Pharma capitalism puts profit before public health. They refuse to share their vaccines with the world. Half of the total production capacity for vaccines is not being used today. If we wanted to we could produce millions and millions of additional vaccines worldwide, but for Big Farma only profits count.
That's a crime against humanity. As long as the whole world is not safe, nobody is safe. We need to spread the vaccines faster than the virus. Lift the patents! Less profit for shareholders, more vaccines for the world.
When our MP Sofie Merckx proposed this in parliament in April 2020, all parties voted against it. All of them. Today, our demand is gaining support. Together with authentic left-wing parties from all over Europe, trade unions, NGOs and citizens, we want to collect 1 million signatures to abolish patents on corona vaccines. "It always seems impossible. Until it's done, " Nelson Mandela said. It always seems impossible, until we do it.
Hands off the right to strike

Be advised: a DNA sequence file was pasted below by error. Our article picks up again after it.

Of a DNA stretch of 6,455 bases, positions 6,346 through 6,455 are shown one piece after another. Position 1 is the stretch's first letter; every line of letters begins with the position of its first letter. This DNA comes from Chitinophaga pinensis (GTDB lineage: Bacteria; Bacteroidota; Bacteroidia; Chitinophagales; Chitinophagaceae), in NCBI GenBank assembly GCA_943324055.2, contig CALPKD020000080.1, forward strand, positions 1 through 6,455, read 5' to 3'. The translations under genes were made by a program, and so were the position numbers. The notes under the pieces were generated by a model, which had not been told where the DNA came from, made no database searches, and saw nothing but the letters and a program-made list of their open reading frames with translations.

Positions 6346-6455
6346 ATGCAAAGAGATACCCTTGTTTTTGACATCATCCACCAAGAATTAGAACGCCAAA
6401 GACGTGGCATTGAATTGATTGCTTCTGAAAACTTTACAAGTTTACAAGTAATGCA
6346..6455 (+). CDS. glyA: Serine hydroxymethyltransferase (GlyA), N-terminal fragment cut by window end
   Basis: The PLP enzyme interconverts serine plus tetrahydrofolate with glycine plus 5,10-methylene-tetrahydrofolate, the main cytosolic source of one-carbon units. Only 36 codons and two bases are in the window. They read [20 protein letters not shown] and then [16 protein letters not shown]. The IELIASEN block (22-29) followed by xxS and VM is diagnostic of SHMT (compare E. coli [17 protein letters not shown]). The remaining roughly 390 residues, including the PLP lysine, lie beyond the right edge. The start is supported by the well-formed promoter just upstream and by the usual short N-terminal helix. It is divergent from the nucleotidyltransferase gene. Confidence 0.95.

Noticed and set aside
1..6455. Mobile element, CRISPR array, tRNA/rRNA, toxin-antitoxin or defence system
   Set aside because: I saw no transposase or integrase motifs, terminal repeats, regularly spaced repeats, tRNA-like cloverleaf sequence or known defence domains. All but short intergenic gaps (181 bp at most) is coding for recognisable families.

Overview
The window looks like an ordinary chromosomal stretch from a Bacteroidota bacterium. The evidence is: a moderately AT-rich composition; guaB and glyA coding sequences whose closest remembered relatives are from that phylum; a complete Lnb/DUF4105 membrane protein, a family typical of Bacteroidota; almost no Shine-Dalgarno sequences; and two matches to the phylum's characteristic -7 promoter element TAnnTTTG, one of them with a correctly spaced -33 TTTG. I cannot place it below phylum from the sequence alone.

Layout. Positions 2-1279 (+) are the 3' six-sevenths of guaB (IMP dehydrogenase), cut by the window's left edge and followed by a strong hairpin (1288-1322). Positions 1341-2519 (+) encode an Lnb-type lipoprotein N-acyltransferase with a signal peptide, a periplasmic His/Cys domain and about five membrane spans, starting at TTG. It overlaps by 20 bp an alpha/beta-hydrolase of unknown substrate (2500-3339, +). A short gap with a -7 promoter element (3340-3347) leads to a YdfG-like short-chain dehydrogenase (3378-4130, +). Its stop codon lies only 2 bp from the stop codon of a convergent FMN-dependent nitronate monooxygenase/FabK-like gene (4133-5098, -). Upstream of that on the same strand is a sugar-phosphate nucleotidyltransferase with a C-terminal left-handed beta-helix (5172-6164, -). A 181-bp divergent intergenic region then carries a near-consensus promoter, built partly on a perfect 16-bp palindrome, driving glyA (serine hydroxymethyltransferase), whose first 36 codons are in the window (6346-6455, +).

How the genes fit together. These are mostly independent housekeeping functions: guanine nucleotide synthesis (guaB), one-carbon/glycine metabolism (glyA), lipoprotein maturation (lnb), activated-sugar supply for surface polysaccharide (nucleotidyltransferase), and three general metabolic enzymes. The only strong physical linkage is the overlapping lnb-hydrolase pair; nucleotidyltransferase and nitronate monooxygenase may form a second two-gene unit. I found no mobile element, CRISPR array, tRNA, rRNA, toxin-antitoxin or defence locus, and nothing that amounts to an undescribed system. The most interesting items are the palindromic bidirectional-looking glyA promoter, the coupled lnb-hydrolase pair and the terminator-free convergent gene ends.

If we want to, we can move mountains. Today, on May 1st, we celebrate the 100th anniversary of the right to strike. Before 1921, you weren't allowed to strike. Hundreds of young men and women were imprisoned and prosecuted as criminals for standing up for trade union rights.
After years of struggle and action, on May 24, 1921, the hated article 310 - which prohibited striking - was finally removed from the Belgian penal code. This is a milestone in our social history. Without the right to strike, there are no social rights. The eight-hour day, universal suffrage, paid holidays: for every millimeter of social progress, the working class has had to fight. And Mandela is right. All those social rights also seemed impossible, until our predecessors enforced them, through social struggle.